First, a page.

2. A better one would be along the lines of “I can’t imagine how horrible that must feel like.”
  3. Cross the divide to reach them. You must show willingness to validate them as a human by getting as close as possible to their position. You can’t necessarily move the, but you can show them that you care enough to try to find them.
    1. Ask how they are feeling, without offering examples
    2. Open-ended questions are great
    3. Putting their words in a different manner and them asking them if they’re right will help your understanding of them, and give you a better idea of where they stand
    4. A non-judgmental, beneficent ear is what is needed, even in the face of being told of great evil act

This is not to disavow the negative feelings that people struggle with. It’s more to communicate that, though they might not show it, every person is loved by at least a few people. We’re so social, and quite interconnected. Counter to the false belief that people would do better without someone alive, people would in actuality have to live their lives with the crushing emotional burden of the deceased. Perhaps the truly sad factor is that, at this point, it becomes much more difficult to work through this negativity, as it originated from the travails of another whom is not alive to state why and how they became burdened with such dismay.

The National Suicide Prevention Hotline is 1-800-273-8255 (1-800-273-TALK). Free of charge, there are supportive, trained people available at any time of the day or night. They will listen with open ears. They value your well-being.

The National Suicide Prevention Hotline website also offers  links to a variety of organizations on suicide, and on mental health in general.

All people have struggles. People become suicidal when they think they’re trapped by something that they truly think will never get better. Whatever the reason, feelings of suicide are very serious. They are to be taken seriously. Recovery involves solving the issue(s) that originally lead to the suicidality.

Is suicide ethically wrong? I don’t have an opinion on that. But I have felt suicidal before, multiple times. I don’t anymore. That’s not to say I don’t feel bad from time to time. All of us go through low periods.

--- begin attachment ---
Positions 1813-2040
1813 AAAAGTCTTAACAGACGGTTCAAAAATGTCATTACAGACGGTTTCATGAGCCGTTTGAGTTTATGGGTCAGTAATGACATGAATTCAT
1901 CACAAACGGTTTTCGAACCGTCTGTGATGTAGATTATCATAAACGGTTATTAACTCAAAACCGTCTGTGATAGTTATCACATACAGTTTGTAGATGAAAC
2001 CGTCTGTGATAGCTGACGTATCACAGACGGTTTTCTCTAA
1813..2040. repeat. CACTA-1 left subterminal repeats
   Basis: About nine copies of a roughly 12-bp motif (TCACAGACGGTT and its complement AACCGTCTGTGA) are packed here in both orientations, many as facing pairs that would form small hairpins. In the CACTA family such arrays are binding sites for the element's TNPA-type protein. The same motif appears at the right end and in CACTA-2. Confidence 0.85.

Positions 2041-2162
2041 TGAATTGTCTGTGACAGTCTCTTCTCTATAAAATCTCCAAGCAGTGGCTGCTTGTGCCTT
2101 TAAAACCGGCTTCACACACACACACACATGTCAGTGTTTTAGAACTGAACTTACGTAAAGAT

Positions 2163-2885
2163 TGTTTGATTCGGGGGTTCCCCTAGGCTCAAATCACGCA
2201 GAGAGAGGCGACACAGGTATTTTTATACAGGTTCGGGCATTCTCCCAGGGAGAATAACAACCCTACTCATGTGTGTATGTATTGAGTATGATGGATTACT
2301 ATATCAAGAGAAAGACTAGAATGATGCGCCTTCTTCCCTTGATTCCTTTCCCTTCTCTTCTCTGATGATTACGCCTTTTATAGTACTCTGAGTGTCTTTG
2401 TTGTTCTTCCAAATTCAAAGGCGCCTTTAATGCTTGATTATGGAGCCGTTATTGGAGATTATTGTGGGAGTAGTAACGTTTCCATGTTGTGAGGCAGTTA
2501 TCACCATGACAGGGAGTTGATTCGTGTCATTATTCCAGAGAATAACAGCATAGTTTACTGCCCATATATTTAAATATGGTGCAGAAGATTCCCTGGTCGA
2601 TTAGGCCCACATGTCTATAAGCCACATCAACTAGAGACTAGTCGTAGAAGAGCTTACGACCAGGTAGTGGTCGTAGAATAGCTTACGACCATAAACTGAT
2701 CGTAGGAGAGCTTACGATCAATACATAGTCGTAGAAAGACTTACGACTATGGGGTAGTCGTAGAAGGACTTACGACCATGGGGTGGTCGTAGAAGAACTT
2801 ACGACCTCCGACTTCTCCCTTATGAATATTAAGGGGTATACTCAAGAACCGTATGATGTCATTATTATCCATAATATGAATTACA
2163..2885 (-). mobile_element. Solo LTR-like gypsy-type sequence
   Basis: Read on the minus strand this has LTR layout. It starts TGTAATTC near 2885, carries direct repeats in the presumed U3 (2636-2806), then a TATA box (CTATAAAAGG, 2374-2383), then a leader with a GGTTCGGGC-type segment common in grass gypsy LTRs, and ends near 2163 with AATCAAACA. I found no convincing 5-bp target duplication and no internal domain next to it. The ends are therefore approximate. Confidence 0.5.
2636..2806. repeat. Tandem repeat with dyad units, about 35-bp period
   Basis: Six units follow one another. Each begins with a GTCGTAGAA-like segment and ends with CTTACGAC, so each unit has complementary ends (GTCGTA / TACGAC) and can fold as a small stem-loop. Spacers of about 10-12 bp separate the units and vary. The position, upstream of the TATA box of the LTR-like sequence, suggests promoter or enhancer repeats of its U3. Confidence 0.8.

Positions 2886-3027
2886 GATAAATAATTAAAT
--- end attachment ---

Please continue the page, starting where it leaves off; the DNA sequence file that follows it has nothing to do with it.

Sometimes, we wake up, and the first thought that crosses our minds is, “Is this really my life?” Sometimes we feel so distant from other people, that it seems pointless to even try to help people understand where we are. Sometimes we wonder if things would be better if we didn’t exist. These are valid experiences. But they can become dangerous. People who grapple with these kind of questions too often, deserve help.

Here are a few possible starting points

  • Doing a good deed (mitzvah) for another person or being
  • Volunteering, doing community service
  • Going for a light jog
  • Listening to uplifting music
  • Doing some breathing exercises or meditation
  • Eating a comfort food
  • Feeling out the physical and mental connections between us and our surroundings
  • Brainstorming our positive and negative similarities with other people
  • Taking some time to recognize what we’re grateful for

Sources: Ben Komor, Ron Schoneman, https://healthyfamilies.beyondblue.org, http://cdn.healthyplace.com.s3.amazonaws.com/images/stories/insight/quotes/mental-health, http://cdn.healthyplace.com.s3.amazonaws.com/images/stories/insight/quotes/quote-on-mental-health-97-healthyplace.jpg?javer=1704081054, http://cdn.healthyplace.com.s3.amazonaws.com/images/stories/insight/quotes/quote-on-mental-health-84-healthyplace.jpg?javer=1704081054